Early on the first day of the week, while it was still dark, Mary Magdalene came to the tomb and saw that the stone had been removed from the tomb. So she ran and went to Simon Peter and the other disciple, the one whom Jesus loved, and said to them, “They have taken the Lord out of the tomb, and we do not know where they have laid him.” Then Peter and the other disciple set out and went toward the tomb. The two were running together, but the other disciple outran Peter and reached the tomb first. He bent down to look in and saw the linen wrappings lying there, but he did not go in. Then Simon Peter came, following him, and went into the tomb. He saw the linen wrappings lying there, and the cloth that had been on Jesus’ head, not lying with the linen wrappings but rolled up in a place by itself. Then the other disciple, who reached the tomb first, also went in, and he saw and believed; for as yet they did not understand the scripture, that he must rise from the dead. Then the disciples returned to their homes.
But Mary stood weeping outside the tomb. As she wept, she bent over to look into the tomb; and she saw two angels in white, sitting where the body of Jesus had been lying, one at the head and the other at the feet. They said to her, “Woman, why are you weeping?” She said to them, “They have taken away my Lord, and I do not know where they have laid him.” When she had said this, she turned around and saw Jesus standing there, but she did not know that it was Jesus. Jesus said to her, “Woman, why are you weeping? Whom are you looking for?” Supposing him to be the gardener, she said to him, “Sir, if you have carried him away, tell me where you have laid him, and I will take him away.” Jesus said to her, “Mary!” She turned and said to him in Hebrew, “Rabbouni!” (which means Teacher). Jesus said to her, “Do not hold on to me, because I have not yet ascended to the Father. But go to my brothers and say to them, ‘I am ascending to my Father and your Father, to my God and your God.’” Mary Magdalene went and announced to the disciples, “I have seen the Lord”; and she told them that he had said these things to her. John 20:1-18 (NRSV)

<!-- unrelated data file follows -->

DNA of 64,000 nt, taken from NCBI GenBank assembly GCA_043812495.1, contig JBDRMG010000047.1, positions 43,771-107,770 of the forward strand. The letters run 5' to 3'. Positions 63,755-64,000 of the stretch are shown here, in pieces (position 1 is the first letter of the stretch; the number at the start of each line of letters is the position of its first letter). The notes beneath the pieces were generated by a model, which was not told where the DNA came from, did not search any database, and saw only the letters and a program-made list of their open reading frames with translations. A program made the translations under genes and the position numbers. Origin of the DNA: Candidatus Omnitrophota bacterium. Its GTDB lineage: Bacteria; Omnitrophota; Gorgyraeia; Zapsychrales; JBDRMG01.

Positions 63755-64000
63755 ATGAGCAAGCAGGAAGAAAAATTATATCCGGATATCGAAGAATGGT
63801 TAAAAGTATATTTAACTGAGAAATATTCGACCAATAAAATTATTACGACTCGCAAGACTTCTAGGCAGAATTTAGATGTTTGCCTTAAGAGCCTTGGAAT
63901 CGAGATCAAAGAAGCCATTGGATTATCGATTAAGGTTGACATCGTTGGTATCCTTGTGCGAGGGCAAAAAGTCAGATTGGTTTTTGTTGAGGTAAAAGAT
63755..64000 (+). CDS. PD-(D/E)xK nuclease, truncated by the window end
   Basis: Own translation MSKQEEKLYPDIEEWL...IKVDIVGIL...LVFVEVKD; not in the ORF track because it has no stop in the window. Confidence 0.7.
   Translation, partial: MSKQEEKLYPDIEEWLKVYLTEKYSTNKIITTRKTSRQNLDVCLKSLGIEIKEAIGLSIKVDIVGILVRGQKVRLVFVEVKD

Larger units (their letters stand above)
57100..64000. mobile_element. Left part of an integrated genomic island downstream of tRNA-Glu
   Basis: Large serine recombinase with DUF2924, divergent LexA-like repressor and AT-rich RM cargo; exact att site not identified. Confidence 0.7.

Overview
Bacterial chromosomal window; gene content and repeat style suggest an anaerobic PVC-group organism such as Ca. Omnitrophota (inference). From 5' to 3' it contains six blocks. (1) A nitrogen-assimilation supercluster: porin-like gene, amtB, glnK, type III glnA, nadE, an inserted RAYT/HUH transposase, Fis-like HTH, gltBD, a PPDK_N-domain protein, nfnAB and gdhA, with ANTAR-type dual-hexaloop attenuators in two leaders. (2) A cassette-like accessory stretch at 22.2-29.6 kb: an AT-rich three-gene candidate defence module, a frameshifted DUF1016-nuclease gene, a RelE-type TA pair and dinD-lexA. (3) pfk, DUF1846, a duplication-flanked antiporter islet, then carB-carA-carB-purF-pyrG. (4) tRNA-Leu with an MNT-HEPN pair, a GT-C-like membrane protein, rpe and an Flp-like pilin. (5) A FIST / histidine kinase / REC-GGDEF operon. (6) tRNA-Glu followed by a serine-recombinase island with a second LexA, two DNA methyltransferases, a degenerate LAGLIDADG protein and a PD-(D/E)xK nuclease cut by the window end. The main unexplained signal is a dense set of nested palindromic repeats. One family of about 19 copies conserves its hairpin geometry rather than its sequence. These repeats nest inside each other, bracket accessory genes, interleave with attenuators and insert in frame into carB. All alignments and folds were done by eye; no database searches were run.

Grace and peace to you from our resurrected Lord, our Good Shepherd, our Savior, Jesus Christ. Amen.
One of the gifts that our shared ministry has brought to us has been the move to the Narrative Lectionary in both of our congregations. This has, at least for us, and I think for you at Shiloh, too--it has allowed us, first, to dwell more deeply into the rich traditions and stories of the Hebrew scriptures. Which were the traditions that Jesus and his disciples came out of.
It has also allowed us to dwell more deeply in one gospel. Often, in the Revised Common Lectionary, we would jump between Gospels, especially during festival times, such as Easter and Christmas. Dwelling deeply in John this year has helped to open up for me and, hopefully, for you, this Fourth Gospel that we know as John.
Here, at Grace and Glory, there has been a small group of us who have been more deeply immersing ourselves in John outside of what we have heard on Sunday mornings. One of the things that we’ve noticed in this gospel is the importance of location. Jesus moves around a lot. From Galilee to Jerusalem and back. And to places in between.
So, as I was reading our text for tonight in chapter 20 of John and as I was preparing to preach, it was impossible for me to ignore its location. A garden.
Now, unlike the synoptic Gospels, John’s garden is not the Garden of Gethsemane. It is simply, a garden. It’s first mentioned in chapter 18, shortly before his arrest. (Jn 18:1-2)
This garden, in John, is a place where Jesus and his disciples frequently went. A place for them to be together. To hang out. To be friends. It was a place of intimacy. A place of relationship.